Swaledale plays host to one of England’s most northerly festivals. Turn left off the A1 near Richmond and the villages of Grinton, Gunnerside and Reeth (there’s even a Crackpot) appear through a straggle of drystone walls. But while echoes of BBCTV’s All Creatures Great and Small still resonate here, this is no cultural backwater – for two weeks Swaledale is awash with cultural events, a creative makeover courtesy of Artistic Director Malcolm Creese. Neither cutting edge nor parochial, Swaledale Festival is one of Yorkshire’s most prestigious arts organisations. This year’s invitees include the Esbjerg Ensemble, Craig Ogden, Paco Peña, Sheku Kanneh-Mason and Roderick Williams.
I caught up on May 30 at the Influence Church in Richmond for a piano-duet recital by Richard Uttley and Kate Whitley focusing on music conceived in Paris for ballet and film either side of World War One, opening with an explosive account of The Rite of Spring, a visceral and visual encounter of entangled arms and wrists as the pianists tore through the score with devastating accuracy. The concert continued with a frothy performance of Darius Milhaud’s Le Boeuf sur le toit, and while its fifteen minutes were arguably a shade too long there was no mistaking the élan of its tango inspiration. As arranged by Milhaud, Erik Satie’s music for René Clair’s 1924 silent film Entr’acte crowned the evening, not least for the intriguing John Cage-like preparations (fashioned by Uttley and Whitley out of cardboard and tin-foil) to create specific effects; and Clair’s use of surreal imagery pre-dates the zany antics of Monty Python’s Flying Circus by some fifty years.
The next evening, at St Andrew’s Church in Grinton, found Tasmin Little delivering “The Naked Violin”, a compact programme from Albéniz to Ysaÿe, and involving two question-and-answer sessions. With her 1757 Guadagnini, Little brought nobility to J. S. Bach’s ‘Chaconne’ (from the D-minor Partita, BWV 1004) and charmed with selections from the E-major example (BWV 1006), although she was more at home in Ysaÿe’s ‘Ballade’ Sonata (Opus 27/3, for George Enescu) – half-whispered intimacies and flawless rhapsodising fully realising the music’s mystery and folk-heritage. Similar qualities informed Roxanna Panufnik’s Hora Bessarabia, a test-piece for the 2016 Yehudi Menuhin Competition.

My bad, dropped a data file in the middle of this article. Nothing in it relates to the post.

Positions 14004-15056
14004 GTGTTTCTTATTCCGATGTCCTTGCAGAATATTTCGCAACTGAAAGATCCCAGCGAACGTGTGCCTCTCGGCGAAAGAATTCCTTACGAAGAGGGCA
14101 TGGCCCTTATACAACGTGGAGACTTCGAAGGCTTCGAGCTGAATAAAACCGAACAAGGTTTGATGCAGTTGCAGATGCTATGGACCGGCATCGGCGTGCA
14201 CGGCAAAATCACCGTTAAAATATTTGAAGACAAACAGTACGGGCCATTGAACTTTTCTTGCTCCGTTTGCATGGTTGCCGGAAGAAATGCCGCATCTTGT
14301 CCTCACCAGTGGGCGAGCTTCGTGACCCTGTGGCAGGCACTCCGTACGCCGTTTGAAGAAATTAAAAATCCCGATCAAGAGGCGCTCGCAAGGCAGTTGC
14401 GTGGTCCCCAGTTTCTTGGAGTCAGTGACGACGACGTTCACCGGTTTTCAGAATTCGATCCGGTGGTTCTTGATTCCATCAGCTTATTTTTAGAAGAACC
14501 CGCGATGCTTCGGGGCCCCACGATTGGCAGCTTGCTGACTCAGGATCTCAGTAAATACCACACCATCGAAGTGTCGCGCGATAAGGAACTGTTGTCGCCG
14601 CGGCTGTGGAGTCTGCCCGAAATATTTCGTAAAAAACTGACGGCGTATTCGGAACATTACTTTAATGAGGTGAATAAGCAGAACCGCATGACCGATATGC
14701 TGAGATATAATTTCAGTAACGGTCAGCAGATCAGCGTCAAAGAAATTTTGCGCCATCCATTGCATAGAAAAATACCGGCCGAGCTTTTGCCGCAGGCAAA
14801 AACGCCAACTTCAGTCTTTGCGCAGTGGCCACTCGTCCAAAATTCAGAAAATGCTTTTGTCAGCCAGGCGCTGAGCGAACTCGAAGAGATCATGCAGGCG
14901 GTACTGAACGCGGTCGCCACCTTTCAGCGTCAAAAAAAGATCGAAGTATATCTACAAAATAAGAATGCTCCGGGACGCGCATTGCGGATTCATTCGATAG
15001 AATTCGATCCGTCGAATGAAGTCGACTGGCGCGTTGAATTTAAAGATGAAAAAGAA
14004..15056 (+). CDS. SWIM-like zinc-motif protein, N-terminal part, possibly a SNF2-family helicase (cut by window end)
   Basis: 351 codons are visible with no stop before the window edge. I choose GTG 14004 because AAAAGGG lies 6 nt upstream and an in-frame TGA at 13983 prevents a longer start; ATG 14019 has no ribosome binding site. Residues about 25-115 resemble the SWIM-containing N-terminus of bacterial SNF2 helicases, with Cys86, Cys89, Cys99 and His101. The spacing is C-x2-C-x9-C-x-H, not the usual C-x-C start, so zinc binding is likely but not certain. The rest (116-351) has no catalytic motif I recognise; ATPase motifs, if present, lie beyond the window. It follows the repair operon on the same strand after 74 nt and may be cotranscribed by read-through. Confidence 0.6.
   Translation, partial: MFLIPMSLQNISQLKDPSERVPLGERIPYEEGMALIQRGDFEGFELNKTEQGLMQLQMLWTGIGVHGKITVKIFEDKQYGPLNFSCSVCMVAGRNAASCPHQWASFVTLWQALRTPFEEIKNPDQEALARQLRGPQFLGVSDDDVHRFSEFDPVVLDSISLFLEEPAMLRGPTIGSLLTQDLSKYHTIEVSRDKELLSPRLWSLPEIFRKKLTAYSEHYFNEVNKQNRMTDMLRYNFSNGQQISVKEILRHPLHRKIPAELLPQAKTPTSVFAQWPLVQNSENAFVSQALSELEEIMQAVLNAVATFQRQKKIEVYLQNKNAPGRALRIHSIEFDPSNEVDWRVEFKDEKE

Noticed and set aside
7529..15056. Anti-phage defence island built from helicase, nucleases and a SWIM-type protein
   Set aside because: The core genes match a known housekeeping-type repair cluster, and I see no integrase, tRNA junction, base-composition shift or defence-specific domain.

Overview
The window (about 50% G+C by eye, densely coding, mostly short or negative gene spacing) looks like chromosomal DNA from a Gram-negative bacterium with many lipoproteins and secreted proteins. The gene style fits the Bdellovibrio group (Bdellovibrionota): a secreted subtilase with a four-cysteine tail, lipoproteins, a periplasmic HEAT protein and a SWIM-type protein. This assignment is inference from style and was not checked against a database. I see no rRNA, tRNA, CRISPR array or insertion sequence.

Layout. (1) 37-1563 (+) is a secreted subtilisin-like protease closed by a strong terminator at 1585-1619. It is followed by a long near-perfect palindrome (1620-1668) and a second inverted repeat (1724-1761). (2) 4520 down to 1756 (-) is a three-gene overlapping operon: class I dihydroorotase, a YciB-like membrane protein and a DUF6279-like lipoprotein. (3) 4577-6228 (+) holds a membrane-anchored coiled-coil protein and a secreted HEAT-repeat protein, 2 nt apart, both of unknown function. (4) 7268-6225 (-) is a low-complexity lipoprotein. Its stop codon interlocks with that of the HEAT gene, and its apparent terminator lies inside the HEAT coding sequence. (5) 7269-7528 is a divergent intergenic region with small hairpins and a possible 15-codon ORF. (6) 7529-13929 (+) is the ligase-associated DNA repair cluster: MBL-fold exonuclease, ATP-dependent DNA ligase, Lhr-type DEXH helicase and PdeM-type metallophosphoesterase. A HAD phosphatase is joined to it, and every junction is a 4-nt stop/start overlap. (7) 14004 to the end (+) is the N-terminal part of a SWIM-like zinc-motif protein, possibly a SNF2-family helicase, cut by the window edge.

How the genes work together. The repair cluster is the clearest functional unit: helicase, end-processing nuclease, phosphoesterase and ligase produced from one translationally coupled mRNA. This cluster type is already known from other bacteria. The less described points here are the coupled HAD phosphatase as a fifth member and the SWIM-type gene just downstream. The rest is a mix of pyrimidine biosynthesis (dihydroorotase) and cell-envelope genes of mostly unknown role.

On June 1, back at the Influence Church, Lauren Zhang (BBC Young Musician of the Year 2018) impressed with her assurance, maturity and interpretative command; her focus and attention to detail is phenomenal. To Beethoven’s A-major Piano Sonata (Opus 101) she brought a well-judged tonal palette and breadth of expression, underlining the nervous energy of the second-movement’s march and forthright manner of the Finale’s fugue. She then dispatched Brahms’s fiendishly demanding Paganini Variations (Opus 35) with extraordinary composure and clarity. Following the interval there was Chopin and Ravel. The latter’s Gaspard de la nuit mesmerised: ‘Ondine’ masterly in articulation, ‘Le gibet’ utterly absorbing in its desolation, and then with ‘Scarbo’ notable for sustained dexterity. Zhang is devilishly accomplished.